Circus Flaminius The Circus Flaminius was a large, circular area in ancient Rome, located in the southern end of the Campus Martius near the Tiber River. It contained a small race-track used for obscure games, and various other buildings and monuments. It was "buil ...
Appius Claudius Caecus by his sons. 19th century painting by Cesare Maccari Cesare Maccari (; 9 May 1840 – 7 August 1919) was an Italian painter and sculptor, most famous for his 1888 painting ''Cicerone denuncia Catalina'' (usually translated as ''Cicero Accuses ...
, during the war with the Etruscans and Samnites. Her festival was celebrated on 3 June, and her priests were known as Bellonarii and used to wound their own arms or legs as a blood sacrifice to her. These rites took place on 24 March, called the day of blood (''dies sanguinis''), after the ceremony. In consequence of this practice, which approximated to the rites dedicated to
Cybele Cybele ( ; Phrygian: ''Matar Kubileya/Kubeleya'' "Kubileya/Kubeleya Mother", perhaps "Mountain Mother"; Lydian Lydian may refer to: * Lydians, an ancient people of Anatolia * Lydian language, an ancient Anatolian language * Lydian alphabet ** ...
Asia Minor Anatolia,, tr, Anadolu Yarımadası), and the Anatolian plateau. also known as Asia Minor, is a large peninsula A peninsula ( la, paeninsula from ' "almost" and ' "island") is a landform surrounded by water on most of its border while b ...

Asia Minor
, both Enyo and Bellona became identified with her
Cappadocia Cappadocia (; also ''Capadocia''; tr, Kapadokya, grc, label=Ancient Ancient history is the aggregate of past events
n aspect, Ma. The Roman
Campus Martius 300px, The Pantheon, a landmark of the Campus Martius since ancient Rome. The Campus Martius (Latin Latin (, or , ) is a classical language belonging to the Italic languages, Italic branch of the Indo-European languages. Latin was originally ...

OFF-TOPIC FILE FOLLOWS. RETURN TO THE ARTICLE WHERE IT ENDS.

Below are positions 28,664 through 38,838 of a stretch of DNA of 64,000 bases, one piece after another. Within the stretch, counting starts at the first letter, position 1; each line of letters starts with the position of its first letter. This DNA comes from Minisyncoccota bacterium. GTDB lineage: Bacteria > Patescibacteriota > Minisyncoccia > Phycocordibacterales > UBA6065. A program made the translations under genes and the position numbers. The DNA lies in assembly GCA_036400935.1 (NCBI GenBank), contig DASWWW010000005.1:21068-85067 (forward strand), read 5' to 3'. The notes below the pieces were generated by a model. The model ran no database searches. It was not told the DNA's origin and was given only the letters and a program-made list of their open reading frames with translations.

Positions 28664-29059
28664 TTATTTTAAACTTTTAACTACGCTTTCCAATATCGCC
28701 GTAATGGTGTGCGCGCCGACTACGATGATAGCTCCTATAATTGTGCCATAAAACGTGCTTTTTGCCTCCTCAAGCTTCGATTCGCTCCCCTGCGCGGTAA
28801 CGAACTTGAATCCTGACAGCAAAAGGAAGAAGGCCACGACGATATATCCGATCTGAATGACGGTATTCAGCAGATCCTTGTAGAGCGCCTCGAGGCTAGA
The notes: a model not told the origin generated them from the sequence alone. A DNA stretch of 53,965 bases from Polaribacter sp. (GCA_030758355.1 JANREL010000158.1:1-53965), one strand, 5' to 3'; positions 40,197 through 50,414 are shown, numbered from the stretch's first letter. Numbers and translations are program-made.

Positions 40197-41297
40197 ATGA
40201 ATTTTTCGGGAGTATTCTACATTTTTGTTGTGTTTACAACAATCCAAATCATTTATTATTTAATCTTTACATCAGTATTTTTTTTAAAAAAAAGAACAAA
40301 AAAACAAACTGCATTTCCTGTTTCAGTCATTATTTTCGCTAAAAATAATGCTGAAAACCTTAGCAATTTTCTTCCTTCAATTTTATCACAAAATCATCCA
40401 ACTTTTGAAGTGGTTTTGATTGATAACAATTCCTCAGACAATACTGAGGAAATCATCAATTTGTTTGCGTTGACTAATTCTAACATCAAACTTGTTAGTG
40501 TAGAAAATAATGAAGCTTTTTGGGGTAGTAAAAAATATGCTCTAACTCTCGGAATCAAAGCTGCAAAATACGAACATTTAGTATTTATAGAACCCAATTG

Campus Martius
area, in which Bellona’s temple was situated, had extraterritorial status. Ambassadors from foreign states, who were not allowed to enter the city proper, stayed in this complex. Since the area of the temple was outside the pomerium, the Senate met there with ambassadors and received victorious generals prior to their triumphs. Beside the temple was the war column (''columna bellica''), which represented non-Roman territory. To declare war on a distant state, a javelin was thrown over the column by one of the priests concerned with diplomacy (''
fetial A fetial (plural fetiales) was a type of priest in ancient Rome. They formed a ''Collegium (ancient Rome), collegium'' devoted to Jupiter (mythology), Jupiter as the patron of good faith. The duties of the fetials included advising the Roman senat ...
es'') in a modification of the archaic practice, from Roman territory toward the direction of the enemy land and this symbolical attack was considered the opening of war. In the military cult of Bellona, she was associated with
Virtus ''Virtus'' () was a specific virtue in Ancient Rome. It carries connotations of valor, manliness, excellence, courage, character, and worth, perceived as masculine strengths (from Latin ''vir'', "man"). It was thus a frequently stated virtue of ...
, the personification of valour. She then travelled outside Rome with the imperial legions and her temples have been recorded in France, Germany, Britain, and North Africa.

Representation in the arts


Often in poetry the name Bellona is used simply as a synonym for war, although in the ''Thebaid'' of
Statius Publius Papinius Statius (; ) was a Roman poet A poet is a person who creates poetry. Poets may describe themselves as such or be described as such by others. A poet may simply be a writer of poetry, or may perform their art to an audience. ...
the goddess appears as a character, representing the destructive and belligerent aspect of war. There she is described as carrying a spear and a flaming torch or riding in a chariot and waving a blood-stained sword. Classical allusions to Bellona later appear in
Shakespeare William Shakespeare (bapt. 26 April 1564 – 23 April 1616) was an English playwright, poet and actor, widely regarded as the greatest writer in the English language and the world's greatest dramatist. He is often called England's national po ...

's plays in the appropriate context of warrior characters: Hotspur describes the goddess as "the fire-eyed maid of smoky war", for example, and
Macbeth ''Macbeth'' (, full title ''The Tragedie of Macbeth'') is a by . It is thought to have been first performed in . It dramatises the damaging physical and psychological effects of political ambition on those who seek power for its own sake. ...

is referred to as "Bellona's bridegroom", that is to say, the equivalent of Mars. In more modern times,
Adam Lindsay Gordon Adam Lindsay Gordon (19 October 1833 – 24 June 1870) was a British-Australian poet, horseman, police officer and politician. He was the first Australian poet to gain considerable recognition overseas, and according to his contemporary, writer ...